The “Tort Law & Social Equality” project is run by Professor Sophia Moreau (University of Toronto), Professor Zoë Sinel (Western) and Professor Jean Thomas (Queen’s), but involves academics, lawyers and judges working in tort law all across Canada. Our aim is to foster an awareness of the many inadvertent ways in which legal rules within tort law reinforce and perpetuate systemic social inequalities, contributing to the marginalization of groups such as racial minorities, Indigenous peoples, LGBTQ2S+, women, and persons with disabilities. The project is generously funded by a grant from the Social Sciences and Humanities Research Council of Canada.
This website contains a searchable database of primary law and secondary sources relevant to tort law’s unequal impact on certain minorities. We are constantly adding to the database. If you have something you would like to add to it, please do so HERE.
The website also contains a link to a related discussion forum, which is restricted to registered participants. Academics working on related issues will be submitting short pieces here on a monthly basis, and those registered may read and comment on them if they wish. If you would like to register for the discussion forum, please email us via firstname.lastname@example.org.
Contributors to the Torts Project
Elizabeth Adjin-Tettey (Collaborator) is Professor of Law at the University of Victoria Faculty of Law. Her teaching and research interests are in the areas of torts, remedies, insurance, critical race theory, and feminist analysis of law. She is particularly interested in issues of social marginalization in tort remedies with a special focus on personal and fatal injury damages. She is the co-author (with Ken Cooper-Stephenson) of Personal Injury Damages in Canada, 3rd ed. (Thomson Reuters, 2018); (with Jamie Cassels) Remedies: The Law of Damages, 3rd ed. (Irwin Law, 2014); and Berryman et al, Remedies: Cases and Materials, 8th ed (Emond Montgomery, 2020). Professor Adjin-Tettey won the Terry J Wuester Teaching Award in 2019.
Haim Abraham (Collaborator) is a Lecturer in Law at University College Faculty of Laws. Dr. Abraham's research and teaching interests include tort law, private law theory, liability of public actors and authorities, the intersections of private and public law, and gender and sexuality law, and he is currently examining states’ moral and legal obligations to compensate non-combatants who suffered wrongful losses during warfare and terrorism activities, using theoretical, doctrinal, and empirical lenses.
Sophia Moreau is Professor of Law and Philosophy at the University of Toronto, an Associate Editor of Philosophy & Public Affairs and Book Reviews Editor of the University of Toronto Law Journal. She currently holds a Chancellor Jackman Research Fellowship in the Humanities and is the 2022 Weinstein Fellow at the University of California at Berkeley. She works on discrimination theory, tort theory, and a problems at the intersection of moral and legal philosophy. She is the author of Faces of Inequality (Oxford University Press, 2020), co-editor of Philosophical Foundations of Discrimination Law (2013), and co-editor of Law and Morality, 3rd edition (2007). Her current work focuses on discrimination theory, tort theory, and a new book in moral philosophy on the ways in which unjust social institutions affect the moral obligations we have towards others.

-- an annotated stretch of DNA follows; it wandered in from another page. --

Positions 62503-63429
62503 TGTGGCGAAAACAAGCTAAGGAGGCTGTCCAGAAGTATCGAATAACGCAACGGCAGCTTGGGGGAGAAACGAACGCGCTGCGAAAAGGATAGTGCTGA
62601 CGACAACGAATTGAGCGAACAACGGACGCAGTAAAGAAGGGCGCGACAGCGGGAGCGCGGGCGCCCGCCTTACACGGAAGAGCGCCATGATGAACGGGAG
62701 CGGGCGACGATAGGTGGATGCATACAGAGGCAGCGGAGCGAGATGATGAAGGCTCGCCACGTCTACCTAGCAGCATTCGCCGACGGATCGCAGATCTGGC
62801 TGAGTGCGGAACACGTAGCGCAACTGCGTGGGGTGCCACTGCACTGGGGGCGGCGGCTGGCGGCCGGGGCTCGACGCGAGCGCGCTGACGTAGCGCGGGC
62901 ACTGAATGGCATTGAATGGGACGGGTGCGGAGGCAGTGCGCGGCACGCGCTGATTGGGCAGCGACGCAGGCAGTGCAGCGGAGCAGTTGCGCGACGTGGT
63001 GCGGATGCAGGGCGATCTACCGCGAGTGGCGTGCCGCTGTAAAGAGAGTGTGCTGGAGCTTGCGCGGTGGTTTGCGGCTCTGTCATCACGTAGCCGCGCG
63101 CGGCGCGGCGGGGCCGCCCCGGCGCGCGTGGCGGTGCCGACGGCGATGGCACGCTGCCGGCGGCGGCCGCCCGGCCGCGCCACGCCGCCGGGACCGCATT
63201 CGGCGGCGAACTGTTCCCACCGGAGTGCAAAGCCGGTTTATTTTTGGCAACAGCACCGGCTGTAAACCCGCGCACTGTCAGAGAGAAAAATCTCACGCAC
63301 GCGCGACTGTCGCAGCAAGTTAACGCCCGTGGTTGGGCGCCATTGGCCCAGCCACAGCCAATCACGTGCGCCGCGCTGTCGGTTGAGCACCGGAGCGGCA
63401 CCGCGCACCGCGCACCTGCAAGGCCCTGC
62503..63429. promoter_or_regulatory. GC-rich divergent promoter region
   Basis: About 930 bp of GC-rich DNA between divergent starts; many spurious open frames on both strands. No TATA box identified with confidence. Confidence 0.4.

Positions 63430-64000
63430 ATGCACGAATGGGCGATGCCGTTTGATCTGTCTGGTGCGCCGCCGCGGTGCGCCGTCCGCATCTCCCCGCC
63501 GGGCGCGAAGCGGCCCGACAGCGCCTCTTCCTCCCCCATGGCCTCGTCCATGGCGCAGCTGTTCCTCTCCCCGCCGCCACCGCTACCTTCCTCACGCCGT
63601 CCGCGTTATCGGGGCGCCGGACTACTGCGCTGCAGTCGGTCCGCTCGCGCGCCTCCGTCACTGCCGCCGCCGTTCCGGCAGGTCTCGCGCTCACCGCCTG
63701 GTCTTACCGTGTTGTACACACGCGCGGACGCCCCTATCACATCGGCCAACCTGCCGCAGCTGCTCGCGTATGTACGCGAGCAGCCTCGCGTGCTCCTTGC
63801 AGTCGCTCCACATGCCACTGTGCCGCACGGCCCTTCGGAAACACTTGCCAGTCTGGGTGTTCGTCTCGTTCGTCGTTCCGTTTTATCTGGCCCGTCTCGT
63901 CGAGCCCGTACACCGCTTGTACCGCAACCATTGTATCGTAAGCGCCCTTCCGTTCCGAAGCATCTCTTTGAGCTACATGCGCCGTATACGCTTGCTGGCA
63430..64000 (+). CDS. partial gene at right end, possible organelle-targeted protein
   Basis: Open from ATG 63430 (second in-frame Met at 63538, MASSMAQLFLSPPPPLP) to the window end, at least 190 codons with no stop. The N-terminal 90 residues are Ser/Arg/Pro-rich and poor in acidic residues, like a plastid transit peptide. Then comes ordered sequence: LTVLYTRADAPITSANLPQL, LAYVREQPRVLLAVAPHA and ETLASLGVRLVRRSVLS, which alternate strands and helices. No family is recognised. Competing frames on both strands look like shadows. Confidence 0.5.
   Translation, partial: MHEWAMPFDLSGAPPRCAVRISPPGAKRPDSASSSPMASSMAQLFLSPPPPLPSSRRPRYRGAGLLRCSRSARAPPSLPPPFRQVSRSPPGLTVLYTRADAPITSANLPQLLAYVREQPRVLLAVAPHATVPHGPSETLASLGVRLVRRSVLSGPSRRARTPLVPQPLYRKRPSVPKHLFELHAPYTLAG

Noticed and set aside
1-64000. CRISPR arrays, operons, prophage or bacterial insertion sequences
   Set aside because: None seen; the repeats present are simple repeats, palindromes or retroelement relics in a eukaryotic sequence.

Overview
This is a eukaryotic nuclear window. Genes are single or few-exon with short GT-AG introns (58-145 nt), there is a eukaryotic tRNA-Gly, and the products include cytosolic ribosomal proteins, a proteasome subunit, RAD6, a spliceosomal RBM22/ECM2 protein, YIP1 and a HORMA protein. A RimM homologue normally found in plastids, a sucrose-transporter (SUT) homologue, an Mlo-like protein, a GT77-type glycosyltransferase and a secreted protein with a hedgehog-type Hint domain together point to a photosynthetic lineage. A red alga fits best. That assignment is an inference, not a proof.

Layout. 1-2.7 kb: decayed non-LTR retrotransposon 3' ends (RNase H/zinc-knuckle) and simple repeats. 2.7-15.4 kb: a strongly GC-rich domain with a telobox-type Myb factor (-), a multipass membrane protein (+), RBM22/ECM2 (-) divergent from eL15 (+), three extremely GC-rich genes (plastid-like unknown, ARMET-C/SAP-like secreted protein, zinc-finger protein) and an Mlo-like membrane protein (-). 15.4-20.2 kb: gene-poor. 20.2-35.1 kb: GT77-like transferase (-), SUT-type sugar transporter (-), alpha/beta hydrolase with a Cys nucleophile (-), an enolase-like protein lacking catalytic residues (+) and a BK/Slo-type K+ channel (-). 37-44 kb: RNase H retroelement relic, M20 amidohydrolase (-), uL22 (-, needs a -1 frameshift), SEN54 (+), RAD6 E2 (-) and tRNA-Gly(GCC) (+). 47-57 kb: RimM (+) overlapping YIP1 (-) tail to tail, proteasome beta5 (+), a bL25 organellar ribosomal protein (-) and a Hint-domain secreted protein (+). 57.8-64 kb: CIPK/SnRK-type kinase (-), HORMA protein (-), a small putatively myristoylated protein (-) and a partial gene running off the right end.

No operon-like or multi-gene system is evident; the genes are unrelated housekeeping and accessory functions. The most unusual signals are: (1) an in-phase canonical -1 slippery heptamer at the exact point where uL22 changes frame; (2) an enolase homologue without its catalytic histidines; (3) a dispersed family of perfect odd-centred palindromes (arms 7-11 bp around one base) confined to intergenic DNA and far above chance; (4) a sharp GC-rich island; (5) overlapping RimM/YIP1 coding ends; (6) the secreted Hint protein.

Zoë Sinel is an Associate Professor and Faculty Scholar at the University of Western Ontario's Faculty of Law, and a Co-Investigator for the Tort Law & Social Equality Project. She researches and teaches in private law and legal theory. Her present principal research project is a SSHRC-funded monograph on the treatment of emotions in the law of torts, titled Just Feelings: A Tort Law Theory of Emotion. She is the co-director of the Tort Law Research Group at Western Law and a co-author of Fridman’s The Law of Torts in Canada (2020) and Introduction to the Canadian Law of Torts (2020).
Jean Thomas is Assistant Professor of Law at Queen's University. She works in topics at the intersection of law and ethics, as well as on questions of social conventions and norms. She teaches in the area of tort law, and co-convenes the Queen’s Colloquium in Legal and Political Philosophy. She is the author of Public Rights, Private Relations (Oxford University Press, 2015) and of papers on the nature of rights and on the interests that tort law protects.
Postdoctoral Research Assistant Dr. Lachlan Deyong works for the Cyberjustice Laboratory at the University of Montreal, and previously was the Tim Bates Postdoctoral Fellow in Insurance Law at Queen's University. He completed his LLM and PhD at the University of British Columbia. He is passionate about--and writes on--the intersection of theory and practice in torts, with particular attention paid to insurance, Indigenization, access to justice and technology.
Research Assistant Christopher Cook is a J.D. candidate at the University of Toronto, Faculty of Law. His tort law research has focussed on issues relating to invasion of privacy and defamation, cyberbullying and cyberstalking, and sexual assault and harassment.
Research Assistant Cassandra Griffin is a JD/MGA candidate at the University of Toronto Faculty of Law. She has an academic background in Social Justice and Peace Studies and Economics, as well as significant experience working in the non-profit sector with focus on international development.
Research Assistant Jamie Peltomaa is a J.D. candidate at the University of Toronto Faculty of Law with a background in economics. His research interests primarily include economic inequality, ethics, and the ability for law to address persistent social inequity.